Here, amid and around the ruins of the medieval Tintern Abbey, the solace and serenity recalled so poetically by William Wordsworth is almost palpable to 21st century visitors.
"Once again/Do I behold these steep and lofty cliffs,/That on a wild secluded scene impress/Thoughts of more deep seclusion; and connect/The landscape with the quiet of the sky."
Wordsworth wrote the poem after revisiting the abbey in 1798, at a time when it was fashionable for romanticists to seek inspiration in such picturesque places as this Wye Valley in Wales.
J.M.W. Turner, a 19th century watercolorist and landscape painter, also found it an ideal spot for his work.
It was the first stop on our 10-day journey by car through Wales. Our trip would take us from the abbey to a town filled with bookstores to the places where Dylan Thomas lived, wrote and, yes, drank.
Wales (Cymru in Welsh) is just 8,000 square miles, about the size of New Jersey, with a population of 3-million — humans, that is. It is also home to an estimated 11-million sheep.
It is part of Great Britain and shares a border with England to its east. Yet, we found it quite different than the rest of the United Kingdom, with a unique culture and language, still spoken by about one-fifth of its people. Welsh is used on all the bilingual road signs, ubiquitous evidence (to visitors, anyway) that the names of places are too long, have too many consonants and are virtually unpronounceable.
In driving (on the left, of course) from England, through South Wales to its northwest coast, we found it a marvelous place to visit — maybe Britain's best-kept secret.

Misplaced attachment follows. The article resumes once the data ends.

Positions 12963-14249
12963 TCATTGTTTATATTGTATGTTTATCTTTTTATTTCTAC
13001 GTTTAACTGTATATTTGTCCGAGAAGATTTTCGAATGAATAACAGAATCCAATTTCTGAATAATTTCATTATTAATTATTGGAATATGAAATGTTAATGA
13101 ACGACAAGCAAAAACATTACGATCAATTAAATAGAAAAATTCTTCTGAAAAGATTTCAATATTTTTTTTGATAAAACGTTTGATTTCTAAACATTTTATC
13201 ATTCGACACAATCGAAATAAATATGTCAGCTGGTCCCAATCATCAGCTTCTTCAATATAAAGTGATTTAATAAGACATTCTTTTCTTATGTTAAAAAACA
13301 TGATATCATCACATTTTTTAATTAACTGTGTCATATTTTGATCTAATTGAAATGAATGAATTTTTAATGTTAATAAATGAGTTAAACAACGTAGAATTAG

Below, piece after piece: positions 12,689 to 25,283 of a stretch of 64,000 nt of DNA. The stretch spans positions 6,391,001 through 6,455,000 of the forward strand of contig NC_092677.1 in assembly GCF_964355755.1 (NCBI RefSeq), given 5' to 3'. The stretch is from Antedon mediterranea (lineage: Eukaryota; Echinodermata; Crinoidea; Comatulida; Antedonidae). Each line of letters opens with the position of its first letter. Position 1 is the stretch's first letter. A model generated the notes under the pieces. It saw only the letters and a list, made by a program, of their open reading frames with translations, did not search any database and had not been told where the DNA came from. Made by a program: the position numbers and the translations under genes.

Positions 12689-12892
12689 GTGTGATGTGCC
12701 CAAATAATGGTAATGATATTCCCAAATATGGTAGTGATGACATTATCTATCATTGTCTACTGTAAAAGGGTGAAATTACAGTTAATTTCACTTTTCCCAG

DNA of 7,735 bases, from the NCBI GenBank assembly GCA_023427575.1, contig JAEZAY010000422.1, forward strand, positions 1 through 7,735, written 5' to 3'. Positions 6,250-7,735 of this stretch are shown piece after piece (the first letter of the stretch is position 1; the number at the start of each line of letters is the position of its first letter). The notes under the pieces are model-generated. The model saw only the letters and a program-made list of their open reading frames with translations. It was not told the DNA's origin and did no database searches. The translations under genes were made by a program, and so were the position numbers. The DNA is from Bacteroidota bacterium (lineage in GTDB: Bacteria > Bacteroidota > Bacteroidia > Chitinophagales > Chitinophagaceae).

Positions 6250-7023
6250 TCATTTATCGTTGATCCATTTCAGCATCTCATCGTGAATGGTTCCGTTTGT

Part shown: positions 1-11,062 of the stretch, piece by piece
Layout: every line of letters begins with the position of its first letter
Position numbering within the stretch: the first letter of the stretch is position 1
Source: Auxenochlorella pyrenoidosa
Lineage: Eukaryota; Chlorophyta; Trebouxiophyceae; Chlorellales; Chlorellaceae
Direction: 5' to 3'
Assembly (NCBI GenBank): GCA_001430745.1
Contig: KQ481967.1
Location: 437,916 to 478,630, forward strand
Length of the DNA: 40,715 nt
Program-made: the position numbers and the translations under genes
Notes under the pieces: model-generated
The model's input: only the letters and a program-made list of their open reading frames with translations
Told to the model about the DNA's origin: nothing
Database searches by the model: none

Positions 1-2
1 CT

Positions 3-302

Weather permitting, that is. Soggy is generally the most accurate description of Welsh weather, with rain a possibility at any time, winter or summer.
We had flown from the New York area nonstop to Bristol, England, just the other side of the boundary with Wales. But you can also fly into London, which is a little over two hours away by car. Other airport choices are Manchester, Birmingham and Liverpool in England; few flights go directly into Cardiff, the capital of Wales.
After a short visit to Bath, just 15 miles or so from Bristol, for a glimpse of the settings made famous in Jane Austen's novels and a taste of the Roman baths water, we drove across the sleek span, a one-way-toll bridge, over the River Severn to Tintern on the River Wye.
From Tintern, we traveled north to Hay-on-Wye, the town with the appropriate sobriquet, Town of Books. Hay features more than 30 secondhand bookstores, including Castle Hay Books, which sells some of its wares on the honesty system (just leave the 30 or 50 pence), as well as Murder and Mayhem, Bookends, Boz Books, Cinema Bookshop and Outcast, tucked away behind a side street of a side street.
There seem to be few, if any, straight roads through the hills and mountains, so we meandered south from Hay-on-Wye, through the mid-Wales Brecon Beacons National Park, a magnificent magnet for hikers and bikers, to South Wales, the more populated of the Welsh areas.
This part of South Wales (and a little west) is Dylan Thomas country. Schools here are named for the poet and favorite son who was born in Swansea. There is a Dylan Thomas Centre in a museum in Swansea, and in bookstores, his writings are outnumbered only by the books about his life.
According to local lore, Thomas did much of his drinking at pubs in Mumbles, just to the south of Swansea. Many of the Mumbles stories detail where he drank, much like tales of where George Washington slept in the Colonies. Certainly, the Mermaid on Mumbles Road was a Thomas favorite. That old hotel burned down some time ago; it is now a fine restaurant.
Mumbles (Mwmbles in Welsh) is a splendid spot (in good weather) on Swansea Bay, enticing strolls along the promenade, stopping for ice cream or a light lunch outdoors at Verdi's or dining at Castellamare with its magnificent water view.